Hydroxyzine safety measures loom after heart risk review
A review has confirmed that hydroxyzine is associated with an increased risk of QT-interval prolongation and of torsade de pointes.
The European Medicines Agency’s (EMA’s) Pharmacovigilance Risk Assessment Committee (PRAC) has confirmed that hydroxyzine is associated with a “small but definite risk” of serious heart rhythm anomalies, in a review published on 13 February 2015. The conclusion is likely to bring important changes to the use of hydroxyzine-containing medicines across the EU.
Hydroxyzine has been used for almost 60 years as an antihistamine, antipsychotic, anxiolytic and sedative across a range of indications. It is currently marketed under several names, including Atarax (hydroxyzine hydrochloride; Alliance Pharmaceuticals) and Vistaril (hydroxyzine pamoate; Pfizer).
The PRAC started its benefits-risk review in April 2014 in response to a notification by Hungary, the lead member state for signals for this active ingredient. The referral was prompted by a desire to consider the implications of research published in 2011 which identified, among other things, the potential for hydroxyzine to cause arrhythmias at lower concentrations than previously thought.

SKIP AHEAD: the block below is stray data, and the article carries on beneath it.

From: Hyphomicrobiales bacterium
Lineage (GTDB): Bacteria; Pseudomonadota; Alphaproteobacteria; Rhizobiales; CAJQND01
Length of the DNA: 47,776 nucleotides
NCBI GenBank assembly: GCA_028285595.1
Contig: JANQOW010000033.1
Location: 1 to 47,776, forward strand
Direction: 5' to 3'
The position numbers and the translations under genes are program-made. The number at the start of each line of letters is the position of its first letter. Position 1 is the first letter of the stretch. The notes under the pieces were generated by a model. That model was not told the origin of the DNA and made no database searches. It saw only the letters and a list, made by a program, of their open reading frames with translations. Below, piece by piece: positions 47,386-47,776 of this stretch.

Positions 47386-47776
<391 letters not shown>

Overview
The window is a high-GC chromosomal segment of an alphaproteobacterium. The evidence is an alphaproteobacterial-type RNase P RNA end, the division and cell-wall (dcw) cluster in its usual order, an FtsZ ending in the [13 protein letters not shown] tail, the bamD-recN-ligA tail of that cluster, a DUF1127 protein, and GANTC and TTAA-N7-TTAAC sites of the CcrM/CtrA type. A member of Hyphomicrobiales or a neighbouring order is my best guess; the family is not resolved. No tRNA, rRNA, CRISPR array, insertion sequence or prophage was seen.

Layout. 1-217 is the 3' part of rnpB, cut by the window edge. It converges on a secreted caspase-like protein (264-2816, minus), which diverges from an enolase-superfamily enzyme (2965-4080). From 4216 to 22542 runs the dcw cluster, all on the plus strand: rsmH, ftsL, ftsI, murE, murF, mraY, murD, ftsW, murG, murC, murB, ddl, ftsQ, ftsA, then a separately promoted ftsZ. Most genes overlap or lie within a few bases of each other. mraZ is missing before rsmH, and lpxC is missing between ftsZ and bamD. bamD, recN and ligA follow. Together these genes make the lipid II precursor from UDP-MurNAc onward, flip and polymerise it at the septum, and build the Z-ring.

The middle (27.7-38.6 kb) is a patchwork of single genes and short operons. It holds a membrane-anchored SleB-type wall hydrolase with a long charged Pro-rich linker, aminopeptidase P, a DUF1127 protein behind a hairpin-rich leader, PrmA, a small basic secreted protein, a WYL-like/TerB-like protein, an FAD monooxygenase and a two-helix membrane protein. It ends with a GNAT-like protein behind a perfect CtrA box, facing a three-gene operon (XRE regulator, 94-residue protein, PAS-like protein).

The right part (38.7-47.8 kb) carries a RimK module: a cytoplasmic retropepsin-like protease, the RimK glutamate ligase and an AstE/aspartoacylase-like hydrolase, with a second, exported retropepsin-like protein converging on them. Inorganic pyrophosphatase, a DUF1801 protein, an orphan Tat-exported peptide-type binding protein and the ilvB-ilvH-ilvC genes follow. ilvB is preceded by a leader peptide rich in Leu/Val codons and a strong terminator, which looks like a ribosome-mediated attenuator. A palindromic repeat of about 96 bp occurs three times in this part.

The PRAC review has confirmed that hydroxyzine poses an increased risk of QT-interval prolongation and of torsade de pointes, which can cause arrhythmia and cardiac arrest. The risk does not vary between indications, the PRAC found, and can increase significantly when hydroxyzine is combined with other medications.
The committee considers that hydroxyzine-containing medicines can continue to be used, but that a series of measures should be put in place to minimise the risks. They include: reducing the dosage; avoiding its use in the elderly and in patients at highest risk of arrhythmia (including specifically those already receiving medication to reduce the heart rate or that increase the risk of QT prolongation); and closely monitoring patients. The product information should be updated accordingly, and further research is also recommended.
Hydroxyzine should be used, the PRAC believes, at the lowest effective dose for the shortest time possible, and should not exceed 100mg per day in adults, 50mg in the elderly (and only when its use is unavoidable) and 2mg per kilogram of body weight in children (up to 40kg). Currently, the highest recommended daily dose for adults is 300mg.
The PRAC’s recommendations will now be considered by the EMA’s Co-ordination Group for Mutual Recognition and Decentralised Procedures — Human (CMDh) at its next monthly meeting, scheduled for 23-25 February 2015.
Depending on whether the CMDh agrees by consensus or by majority vote, the measures could be implemented directly by the 24 member states where hydroxyzine-containing medicines have been authorised, or forwarded to the European Commission for the adoption of a legally-binding EU-wide decision.
Citation: The Pharmaceutical Journal DOI: 10.1211/PJ.2015.20067900
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